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Combatting Coccidiosis in Calves

Charlotte Reid BSc BVSc MRCVS

Coccidiosis is a parasite that many farmers will have come across during their time, and can cause considerable issues when it gets into youngstock. Coccidiosis is a costly disease for both Beef and Dairy systems, and appropriate management, diagnosis and treatment is vital to prevent significant economic losses and to maintain the health and welfare of livestock.

The symptoms of coccidiosis are typically diarrhoea, dehydration and potentially death in an acute, clinical case. Calves with a coccidial infection will often strain to pass faeces, and may pass blood and mucous. However, it may manifest more subtly: as reduced daily live weight gain, poor appetite and dullness.

Once a calf has ingested the parasite, it starts to invade and develop in the lining of the intestines, and can completely destroy the cells lining the intestine when oocysts are released. This means recovery is very slow, and calves remain stunted and weak for a considerable time during this period.

There are some key features of the life cycle of coccidiosis which are important to remember when managing the disease:

  • Calves are infected by ingesting coccidial oocysts in feed or water which has been contaminated by the faeces of another calf.
  • Coccidia thrive in warm, wet conditions.
  • Oocysts can survive for up to 2 years in the environment.
  • Oocysts are extremely resistant to detergents and disinfectants.
  • Once infected a calf will continually shed oocysts in their faeces, further contaminating their environment.

It is important to note that periods of stress make calves much more prone to developing clinical disease from cocci. ‘Stress’ can range from management processes such as weaning and turn out, to adverse weather conditions, over-stocking and outbreaks of other diseases. It is therefore important that you are able to predict periods of stress so as these can be managed effectively, providing improved nutrition and preventative healthcare where possible to reduce the risk of infection.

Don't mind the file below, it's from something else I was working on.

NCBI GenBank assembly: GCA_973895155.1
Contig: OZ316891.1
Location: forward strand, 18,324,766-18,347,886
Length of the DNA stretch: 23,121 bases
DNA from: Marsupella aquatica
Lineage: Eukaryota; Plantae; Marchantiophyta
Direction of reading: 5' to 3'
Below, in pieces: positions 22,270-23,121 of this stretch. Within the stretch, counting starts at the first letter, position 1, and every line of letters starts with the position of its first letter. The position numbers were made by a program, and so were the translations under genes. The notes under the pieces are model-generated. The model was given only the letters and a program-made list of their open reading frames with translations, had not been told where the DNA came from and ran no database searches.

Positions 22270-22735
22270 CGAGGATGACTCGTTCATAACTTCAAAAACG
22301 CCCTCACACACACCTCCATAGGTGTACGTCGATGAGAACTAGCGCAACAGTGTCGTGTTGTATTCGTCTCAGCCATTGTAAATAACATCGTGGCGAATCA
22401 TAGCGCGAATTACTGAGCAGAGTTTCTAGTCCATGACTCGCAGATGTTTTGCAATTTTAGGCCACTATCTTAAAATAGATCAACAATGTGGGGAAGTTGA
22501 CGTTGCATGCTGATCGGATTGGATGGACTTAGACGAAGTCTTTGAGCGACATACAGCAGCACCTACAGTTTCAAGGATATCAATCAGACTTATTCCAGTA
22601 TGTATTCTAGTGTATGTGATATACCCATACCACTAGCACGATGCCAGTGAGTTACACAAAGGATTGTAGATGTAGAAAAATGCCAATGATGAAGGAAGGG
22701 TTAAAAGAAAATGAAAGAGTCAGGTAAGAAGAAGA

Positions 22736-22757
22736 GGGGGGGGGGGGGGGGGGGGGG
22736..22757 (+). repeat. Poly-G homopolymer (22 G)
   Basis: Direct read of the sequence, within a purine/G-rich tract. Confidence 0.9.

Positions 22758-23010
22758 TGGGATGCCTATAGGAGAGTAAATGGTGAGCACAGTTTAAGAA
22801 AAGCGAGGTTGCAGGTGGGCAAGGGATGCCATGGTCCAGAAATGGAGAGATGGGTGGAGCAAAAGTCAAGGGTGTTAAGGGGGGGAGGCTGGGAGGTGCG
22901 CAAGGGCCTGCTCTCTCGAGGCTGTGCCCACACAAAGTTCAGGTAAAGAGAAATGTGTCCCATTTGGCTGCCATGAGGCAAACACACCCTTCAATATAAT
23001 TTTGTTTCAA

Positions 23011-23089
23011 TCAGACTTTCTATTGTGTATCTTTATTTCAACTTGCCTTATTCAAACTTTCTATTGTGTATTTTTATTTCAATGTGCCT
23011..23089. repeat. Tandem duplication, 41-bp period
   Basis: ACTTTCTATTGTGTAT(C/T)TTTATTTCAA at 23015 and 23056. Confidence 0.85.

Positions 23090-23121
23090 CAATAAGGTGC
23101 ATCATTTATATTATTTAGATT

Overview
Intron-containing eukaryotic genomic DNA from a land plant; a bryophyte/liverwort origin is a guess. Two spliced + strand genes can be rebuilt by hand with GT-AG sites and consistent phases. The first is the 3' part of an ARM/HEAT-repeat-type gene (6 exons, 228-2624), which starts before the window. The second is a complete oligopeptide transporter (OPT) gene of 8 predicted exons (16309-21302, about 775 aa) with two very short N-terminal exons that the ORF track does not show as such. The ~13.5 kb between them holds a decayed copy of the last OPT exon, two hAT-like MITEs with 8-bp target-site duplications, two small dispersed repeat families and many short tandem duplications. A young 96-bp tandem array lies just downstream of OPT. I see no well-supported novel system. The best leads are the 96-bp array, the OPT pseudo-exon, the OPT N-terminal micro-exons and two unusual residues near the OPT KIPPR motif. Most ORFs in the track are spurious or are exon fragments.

As with any disease, succumbing to infection from coccidiosis is a result of the parasite winning in the battle of ‘immunity vs infection’. Calves are most susceptible when they are less than 8 months old, and if they have not encountered cocci before they will have no immunity.

Key areas to focus prevention coccidiosis are:


Ensuring calves have the best start with good colostrum protocols and management of other diseases. Remember, calf health starts with good transition cow management.

Hygiene: Calves need a clean, dry environment.

  • Regular bedding up with clean, dry straw if inside.
  • Maintain appropriate stocking densities.
  • Feed in troughs, and provide clean drinking water raised off the ground to prevent faecal contamination (ideally calves should be drinking from troughs, not ditches or streams).
  • Fence off any standing water and poached areas if grazing.
  • If housed, manage calves in groups of similar age. Older calves suffering from sub-clinical disease can act as a source of infection for younger calves.
  • Between housed batches of calves ensure thorough cleaning, followed by disinfection. It is important that you use a product that is proven to be effective against cocci eradication such as Interkokask.
  • When making grazing choices remember that cocci can survive on pasture for up to 2 years; where possible graze calves on new leys – this will also help in controlling gut worms.

If good management alone is not able to prevent cocci, due to high pasture burdens or stress events weakening calves’ immune systems, then it may be necessary to provide preventative treatment to the calves to reduce the risk of the disease occurring.

It is vital that any treatment is targeted at the right time to allow the calves some exposure so that they can develop their natural immunity, whilst simultaneously preventing the parasites from reaching sufficient numbers to cause disease.

There are a number of preventative treatment protocols, and if you are concerned about coccidiosis in your calves please speak to your vet about the best course of action, as this will be dependent on your farm, as well as the risk/ stress periods for your herd.

If you would like any additional support or advice in relation to coccidiosis, you can contact the Molecare team on 01392 872934 or by emailing [email protected]

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